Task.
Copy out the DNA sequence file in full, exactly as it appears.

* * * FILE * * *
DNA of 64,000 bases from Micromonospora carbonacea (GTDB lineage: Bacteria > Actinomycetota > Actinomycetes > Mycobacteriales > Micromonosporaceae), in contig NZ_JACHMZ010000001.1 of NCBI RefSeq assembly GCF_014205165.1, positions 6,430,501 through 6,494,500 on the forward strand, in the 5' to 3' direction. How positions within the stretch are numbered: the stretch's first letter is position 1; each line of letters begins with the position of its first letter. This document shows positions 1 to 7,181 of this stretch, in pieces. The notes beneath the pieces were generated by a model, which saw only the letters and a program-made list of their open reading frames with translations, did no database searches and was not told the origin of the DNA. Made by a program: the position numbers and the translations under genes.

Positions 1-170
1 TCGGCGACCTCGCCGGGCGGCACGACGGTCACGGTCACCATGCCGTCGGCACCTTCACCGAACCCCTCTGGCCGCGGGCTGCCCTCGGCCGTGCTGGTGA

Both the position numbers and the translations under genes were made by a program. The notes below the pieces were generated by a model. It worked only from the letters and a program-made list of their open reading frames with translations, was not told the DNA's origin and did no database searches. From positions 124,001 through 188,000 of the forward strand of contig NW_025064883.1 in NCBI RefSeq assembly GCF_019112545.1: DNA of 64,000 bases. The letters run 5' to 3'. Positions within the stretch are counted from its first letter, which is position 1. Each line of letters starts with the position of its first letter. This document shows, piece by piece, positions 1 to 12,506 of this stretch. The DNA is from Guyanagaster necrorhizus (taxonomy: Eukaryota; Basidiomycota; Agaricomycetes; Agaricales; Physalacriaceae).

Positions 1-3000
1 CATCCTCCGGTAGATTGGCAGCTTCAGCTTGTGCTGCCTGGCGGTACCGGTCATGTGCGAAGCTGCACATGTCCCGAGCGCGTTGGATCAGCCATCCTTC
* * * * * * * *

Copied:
DNA of 64,000 bases from Micromonospora carbonacea (GTDB lineage: Bacteria > Actinomycetota > Actinomycetes > Mycobacteriales > Micromonosporaceae), in contig NZ_JACHMZ010000001.1 of NCBI RefSeq assembly GCF_014205165.1, positions 6,430,501 through 6,494,500 on the forward strand, in the 5' to 3' direction. How positions within the stretch are numbered: the stretch's first letter is position 1; each line of letters begins with the position of its first letter. This document shows positions 1 to 7,181 of this stretch, in pieces. The notes beneath the pieces were generated by a model, which saw only the letters and a program-made list of their open reading frames with translations, did no database searches and was not told the origin of the DNA. Made by a program: the position numbers and the translations under genes.

Positions 1-170
1 TCGGCGACCTCGCCGGGCGGCACGACGGTCACGGTCACCATGCCGTCGGCACCTTCACCGAACCCCTCTGGCCGCGGGCTGCCCTCGGCCGTGCTGGTGA

Both the position numbers and the translations under genes were made by a program. The notes below the pieces were generated by a model. It worked only from the letters and a program-made list of their open reading frames with translations, was not told the DNA's origin and did no database searches. From positions 124,001 through 188,000 of the forward strand of contig NW_025064883.1 in NCBI RefSeq assembly GCF_019112545.1: DNA of 64,000 bases. The letters run 5' to 3'. Positions within the stretch are counted from its first letter, which is position 1. Each line of letters starts with the position of its first letter. This document shows, piece by piece, positions 1 to 12,506 of this stretch. The DNA is from Guyanagaster necrorhizus (taxonomy: Eukaryota; Basidiomycota; Agaricomycetes; Agaricales; Physalacriaceae).

Positions 1-3000
1 CATCCTCCGGTAGATTGGCAGCTTCAGCTTGTGCTGCCTGGCGGTACCGGTCATGTGCGAAGCTGCACATGTCCCGAGCGCGTTGGATCAGCCATCCTTC